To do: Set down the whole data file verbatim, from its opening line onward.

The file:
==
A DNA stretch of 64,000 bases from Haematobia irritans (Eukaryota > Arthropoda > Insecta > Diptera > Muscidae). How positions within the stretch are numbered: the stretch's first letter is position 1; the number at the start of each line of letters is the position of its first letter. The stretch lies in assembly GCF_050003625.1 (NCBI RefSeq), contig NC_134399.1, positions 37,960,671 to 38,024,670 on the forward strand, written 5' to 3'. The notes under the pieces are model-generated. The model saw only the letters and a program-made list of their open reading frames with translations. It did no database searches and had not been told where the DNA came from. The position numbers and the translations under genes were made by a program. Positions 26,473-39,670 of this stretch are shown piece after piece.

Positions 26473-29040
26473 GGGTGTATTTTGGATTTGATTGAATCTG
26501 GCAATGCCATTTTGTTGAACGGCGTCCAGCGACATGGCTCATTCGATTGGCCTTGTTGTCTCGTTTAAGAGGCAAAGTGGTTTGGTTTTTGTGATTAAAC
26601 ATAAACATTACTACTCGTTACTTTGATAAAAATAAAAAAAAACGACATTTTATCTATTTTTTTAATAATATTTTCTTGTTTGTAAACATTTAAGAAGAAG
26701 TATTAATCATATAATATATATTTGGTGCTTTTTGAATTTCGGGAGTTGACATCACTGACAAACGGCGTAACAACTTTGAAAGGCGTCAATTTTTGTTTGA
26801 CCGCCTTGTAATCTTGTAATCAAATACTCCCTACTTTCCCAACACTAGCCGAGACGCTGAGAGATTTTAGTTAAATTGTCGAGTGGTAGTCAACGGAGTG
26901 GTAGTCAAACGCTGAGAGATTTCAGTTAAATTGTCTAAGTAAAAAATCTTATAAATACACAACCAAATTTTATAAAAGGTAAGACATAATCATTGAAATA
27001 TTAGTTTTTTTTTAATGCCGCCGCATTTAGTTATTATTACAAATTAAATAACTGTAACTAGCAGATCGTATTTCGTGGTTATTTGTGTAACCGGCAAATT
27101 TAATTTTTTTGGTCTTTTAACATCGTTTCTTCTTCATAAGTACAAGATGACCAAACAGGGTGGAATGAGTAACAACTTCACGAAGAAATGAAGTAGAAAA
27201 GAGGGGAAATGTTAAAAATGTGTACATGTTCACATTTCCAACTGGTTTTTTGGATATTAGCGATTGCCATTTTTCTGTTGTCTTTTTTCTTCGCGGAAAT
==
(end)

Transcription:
A DNA stretch of 64,000 bases from Haematobia irritans (Eukaryota > Arthropoda > Insecta > Diptera > Muscidae). How positions within the stretch are numbered: the stretch's first letter is position 1; the number at the start of each line of letters is the position of its first letter. The stretch lies in assembly GCF_050003625.1 (NCBI RefSeq), contig NC_134399.1, positions 37,960,671 to 38,024,670 on the forward strand, written 5' to 3'. The notes under the pieces are model-generated. The model saw only the letters and a program-made list of their open reading frames with translations. It did no database searches and had not been told where the DNA came from. The position numbers and the translations under genes were made by a program. Positions 26,473-39,670 of this stretch are shown piece after piece.

Positions 26473-29040
26473 GGGTGTATTTTGGATTTGATTGAATCTG
26501 GCAATGCCATTTTGTTGAACGGCGTCCAGCGACATGGCTCATTCGATTGGCCTTGTTGTCTCGTTTAAGAGGCAAAGTGGTTTGGTTTTTGTGATTAAAC
26601 ATAAACATTACTACTCGTTACTTTGATAAAAATAAAAAAAAACGACATTTTATCTATTTTTTTAATAATATTTTCTTGTTTGTAAACATTTAAGAAGAAG
26701 TATTAATCATATAATATATATTTGGTGCTTTTTGAATTTCGGGAGTTGACATCACTGACAAACGGCGTAACAACTTTGAAAGGCGTCAATTTTTGTTTGA
26801 CCGCCTTGTAATCTTGTAATCAAATACTCCCTACTTTCCCAACACTAGCCGAGACGCTGAGAGATTTTAGTTAAATTGTCGAGTGGTAGTCAACGGAGTG
26901 GTAGTCAAACGCTGAGAGATTTCAGTTAAATTGTCTAAGTAAAAAATCTTATAAATACACAACCAAATTTTATAAAAGGTAAGACATAATCATTGAAATA
27001 TTAGTTTTTTTTTAATGCCGCCGCATTTAGTTATTATTACAAATTAAATAACTGTAACTAGCAGATCGTATTTCGTGGTTATTTGTGTAACCGGCAAATT
27101 TAATTTTTTTGGTCTTTTAACATCGTTTCTTCTTCATAAGTACAAGATGACCAAACAGGGTGGAATGAGTAACAACTTCACGAAGAAATGAAGTAGAAAA
27201 GAGGGGAAATGTTAAAAATGTGTACATGTTCACATTTCCAACTGGTTTTTTGGATATTAGCGATTGCCATTTTTCTGTTGTCTTTTTTCTTCGCGGAAAT